That too changed after a while though. I reached a bit of a flats and struggled to discern the trail from natural features. It seemed like they'd actually built up the railbed about a foot off of the surrounding ground. I'd never seen that before though. Way more often it's sunk down into it. I wasn't sure, gave up, and marked the trail as "indistinct" in my GPS.

Right then though, literally that second, directly in my line of sight as I moved my GPS out of it, lay this spike:


Given the sheer number of miles of old rail that I've explored, I've found surprisingly few artifacts. I always feel lucky when I do, but what are the odds I'd look directly at one at the exact moment that I questioned whether I was even in a suitable location to find it?

What are the odds?!

Rhododendron hell eventually gave way to rhododendron heck and I made much better progress until I hit the definitive end of the line.

If the old rail kept going, it did so via switchbacks that weren't cut into the ground.

The creek there was pretty crazy too, it kind-of looked like a box. Solid rock on all three sides for a few hundred feet or so.

And there was a balloon, of course.

Mylar Balloon

Goes without saying.

I found what looked like an old skid a bit uphill from there, but it didn't appear to join the rail directly. It was a little confusing, actually. I'm still not sure what to make of it.

When the creek became a trickle, I gave up following it and just headed west until I hit the highway.

Hogpen Gap Road

Directly across from where I hit it, there was a muffler in a tree.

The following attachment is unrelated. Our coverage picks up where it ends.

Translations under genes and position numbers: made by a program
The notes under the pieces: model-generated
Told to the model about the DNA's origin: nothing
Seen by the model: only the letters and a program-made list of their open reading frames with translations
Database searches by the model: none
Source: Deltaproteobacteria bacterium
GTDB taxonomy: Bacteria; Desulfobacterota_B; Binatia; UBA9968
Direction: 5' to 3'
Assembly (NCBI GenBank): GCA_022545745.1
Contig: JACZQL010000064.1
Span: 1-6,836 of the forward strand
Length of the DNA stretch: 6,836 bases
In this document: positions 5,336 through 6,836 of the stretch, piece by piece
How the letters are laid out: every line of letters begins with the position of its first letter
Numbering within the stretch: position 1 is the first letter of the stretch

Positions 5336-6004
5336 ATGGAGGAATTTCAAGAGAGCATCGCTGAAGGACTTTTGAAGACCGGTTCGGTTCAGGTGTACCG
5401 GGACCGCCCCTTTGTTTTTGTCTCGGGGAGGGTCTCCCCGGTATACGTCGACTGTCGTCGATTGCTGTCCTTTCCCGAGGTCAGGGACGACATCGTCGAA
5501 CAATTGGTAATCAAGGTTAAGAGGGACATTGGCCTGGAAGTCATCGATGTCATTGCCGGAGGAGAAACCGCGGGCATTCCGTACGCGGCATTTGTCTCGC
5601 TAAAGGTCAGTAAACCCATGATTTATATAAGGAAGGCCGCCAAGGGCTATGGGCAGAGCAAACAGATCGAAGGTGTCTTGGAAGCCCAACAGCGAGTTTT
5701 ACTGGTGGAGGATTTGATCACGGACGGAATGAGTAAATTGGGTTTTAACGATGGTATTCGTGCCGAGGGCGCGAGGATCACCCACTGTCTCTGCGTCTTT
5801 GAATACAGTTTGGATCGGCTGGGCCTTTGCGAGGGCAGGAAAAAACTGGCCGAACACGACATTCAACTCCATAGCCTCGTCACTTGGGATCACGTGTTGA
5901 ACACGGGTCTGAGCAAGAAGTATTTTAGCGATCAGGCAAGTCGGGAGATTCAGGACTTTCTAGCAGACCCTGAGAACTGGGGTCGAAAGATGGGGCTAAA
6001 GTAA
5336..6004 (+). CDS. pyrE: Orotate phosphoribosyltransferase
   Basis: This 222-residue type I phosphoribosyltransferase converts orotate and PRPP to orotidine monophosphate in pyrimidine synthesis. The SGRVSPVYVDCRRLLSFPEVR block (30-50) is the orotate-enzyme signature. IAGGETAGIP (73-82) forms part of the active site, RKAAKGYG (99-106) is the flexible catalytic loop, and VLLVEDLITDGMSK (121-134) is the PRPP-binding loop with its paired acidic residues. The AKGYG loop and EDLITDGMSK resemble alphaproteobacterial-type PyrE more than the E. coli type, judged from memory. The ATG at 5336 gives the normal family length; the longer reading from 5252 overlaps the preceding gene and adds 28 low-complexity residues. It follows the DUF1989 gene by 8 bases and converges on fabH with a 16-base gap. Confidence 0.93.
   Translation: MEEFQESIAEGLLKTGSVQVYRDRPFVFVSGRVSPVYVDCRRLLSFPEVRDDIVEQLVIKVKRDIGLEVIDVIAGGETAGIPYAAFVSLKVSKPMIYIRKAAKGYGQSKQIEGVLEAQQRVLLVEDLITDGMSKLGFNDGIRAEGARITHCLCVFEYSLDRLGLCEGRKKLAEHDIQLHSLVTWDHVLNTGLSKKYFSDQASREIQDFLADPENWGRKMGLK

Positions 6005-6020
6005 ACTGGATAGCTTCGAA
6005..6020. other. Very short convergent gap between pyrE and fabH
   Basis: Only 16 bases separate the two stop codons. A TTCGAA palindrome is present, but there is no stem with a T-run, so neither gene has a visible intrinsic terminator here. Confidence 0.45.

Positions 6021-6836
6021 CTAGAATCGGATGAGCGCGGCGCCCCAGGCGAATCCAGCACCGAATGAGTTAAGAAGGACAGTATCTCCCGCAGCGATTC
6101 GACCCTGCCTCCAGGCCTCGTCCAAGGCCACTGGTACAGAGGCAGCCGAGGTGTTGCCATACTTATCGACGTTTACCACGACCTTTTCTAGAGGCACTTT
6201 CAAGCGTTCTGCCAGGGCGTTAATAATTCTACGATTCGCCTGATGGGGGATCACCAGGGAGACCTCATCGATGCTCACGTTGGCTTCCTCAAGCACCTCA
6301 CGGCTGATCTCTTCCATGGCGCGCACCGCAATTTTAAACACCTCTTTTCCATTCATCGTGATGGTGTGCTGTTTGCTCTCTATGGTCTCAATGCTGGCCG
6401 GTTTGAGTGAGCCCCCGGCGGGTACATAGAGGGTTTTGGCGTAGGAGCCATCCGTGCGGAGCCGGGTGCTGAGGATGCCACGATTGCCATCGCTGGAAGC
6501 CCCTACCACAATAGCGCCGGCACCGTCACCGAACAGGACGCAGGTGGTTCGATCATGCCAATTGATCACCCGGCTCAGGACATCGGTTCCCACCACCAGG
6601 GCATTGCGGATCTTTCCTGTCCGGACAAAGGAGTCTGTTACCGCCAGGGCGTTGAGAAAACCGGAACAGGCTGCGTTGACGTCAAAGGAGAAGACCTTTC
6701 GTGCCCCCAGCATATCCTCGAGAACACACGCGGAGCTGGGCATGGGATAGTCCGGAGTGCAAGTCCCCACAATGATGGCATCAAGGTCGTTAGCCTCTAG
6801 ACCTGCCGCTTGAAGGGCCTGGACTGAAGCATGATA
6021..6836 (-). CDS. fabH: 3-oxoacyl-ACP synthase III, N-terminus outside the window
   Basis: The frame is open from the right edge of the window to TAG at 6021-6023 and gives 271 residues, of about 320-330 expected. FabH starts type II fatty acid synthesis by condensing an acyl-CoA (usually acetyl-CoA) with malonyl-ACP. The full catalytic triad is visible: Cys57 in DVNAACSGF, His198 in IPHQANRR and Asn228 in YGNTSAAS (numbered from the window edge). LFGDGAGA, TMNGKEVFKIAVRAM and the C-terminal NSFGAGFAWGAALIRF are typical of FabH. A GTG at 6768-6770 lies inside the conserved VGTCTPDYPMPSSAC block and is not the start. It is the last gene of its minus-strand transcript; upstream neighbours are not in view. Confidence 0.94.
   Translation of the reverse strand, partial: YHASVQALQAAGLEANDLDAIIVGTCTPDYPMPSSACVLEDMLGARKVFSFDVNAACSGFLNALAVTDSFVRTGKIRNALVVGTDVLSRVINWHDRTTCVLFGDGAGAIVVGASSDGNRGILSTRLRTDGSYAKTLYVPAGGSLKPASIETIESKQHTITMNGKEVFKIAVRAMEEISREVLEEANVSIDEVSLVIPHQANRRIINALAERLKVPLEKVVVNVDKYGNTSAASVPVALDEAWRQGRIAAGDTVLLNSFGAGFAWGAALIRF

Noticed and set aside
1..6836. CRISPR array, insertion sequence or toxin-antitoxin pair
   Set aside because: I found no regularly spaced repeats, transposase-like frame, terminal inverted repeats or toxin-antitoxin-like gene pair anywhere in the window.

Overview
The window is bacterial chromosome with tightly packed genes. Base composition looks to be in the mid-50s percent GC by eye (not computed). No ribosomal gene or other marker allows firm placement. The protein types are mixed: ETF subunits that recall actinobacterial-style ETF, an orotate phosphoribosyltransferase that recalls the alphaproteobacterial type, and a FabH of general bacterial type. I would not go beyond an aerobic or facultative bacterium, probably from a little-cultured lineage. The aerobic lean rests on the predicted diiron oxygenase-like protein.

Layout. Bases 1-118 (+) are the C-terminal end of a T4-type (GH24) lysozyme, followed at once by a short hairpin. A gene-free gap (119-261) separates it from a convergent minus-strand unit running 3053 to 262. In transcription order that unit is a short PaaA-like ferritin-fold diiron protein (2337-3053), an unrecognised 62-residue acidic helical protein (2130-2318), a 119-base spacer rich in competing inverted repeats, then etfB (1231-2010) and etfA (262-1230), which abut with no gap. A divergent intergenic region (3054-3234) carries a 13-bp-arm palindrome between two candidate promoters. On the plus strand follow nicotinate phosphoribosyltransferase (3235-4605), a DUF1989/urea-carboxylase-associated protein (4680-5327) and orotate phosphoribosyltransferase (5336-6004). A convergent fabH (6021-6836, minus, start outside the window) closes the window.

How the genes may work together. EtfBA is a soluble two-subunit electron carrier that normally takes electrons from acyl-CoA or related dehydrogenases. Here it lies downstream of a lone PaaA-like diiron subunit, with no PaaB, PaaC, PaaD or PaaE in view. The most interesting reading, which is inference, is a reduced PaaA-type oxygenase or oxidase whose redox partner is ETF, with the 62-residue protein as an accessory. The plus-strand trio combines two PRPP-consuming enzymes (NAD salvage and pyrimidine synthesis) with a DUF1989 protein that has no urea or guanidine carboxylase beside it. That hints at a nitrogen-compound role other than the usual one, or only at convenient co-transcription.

Muffler in a Tree

It glinted a bit, and caught my eye.

Wonder what the story is there.

There were several turn-outs along the road, and I checked out a few of them. In one, a tree was eating its Wilderness sign.

Tree Eating the Wilderness Sign

Another, I recognized. It had a big shade tree in the middle and Jonhhy, Norma and I'd stopped there for a half hour or so during our TNGA ride, way back.

Oh, glorious tree!

Shade Tree

I was hungry, so I stopped and had a little picnic under the same tree. Lots of memories there. Lots and lots.

When I got back to Bear Den Creek, I headed back up to the meadow and looked hard for Little Low Gap Creek and the trail that was alleged to exist in its vicinity.

I found the creek, and the old road/rail that led up along it, and the modern trail that parallels that. But there wasn't much back there. The old road/rail was overgrown. There were a few old-looking campsites too but the trail petered out just past the last one.

One interesting thing though... Somebody had hauled their entire patio set back there at some point.

Patio Set

Nature seems to have had its way with it in the intervening years, but it must have been a pretty good site while it lasted.

That was about it. The light was fading and I'd had enough fun for one day.

On the way out, I passed back by the camp sites at the beginning of the Raven Cliffs Trail again. Some guy and some woman were having a great time joking and carrying on, but they were just getting way, way too carried away. She was screaming. I mean, literally screaming, as loud as she could, over and over, and getting hoarse from it. I could still hear her at the parking lot, which is like 100 yards away, with forest in between and rushing water to my left. The guy was super loud too, but his voice didn't carry that far. They were really just having fun, but if I'd been a police officer patrolling the lot, and I heard that, I'd have been really suspicious that they weren't. And, of course, that doesn't even take into consideration how annoying it must have been to the other campers. Fortunately there weren't too many of them, but still...

People are crazy. They do crazy things.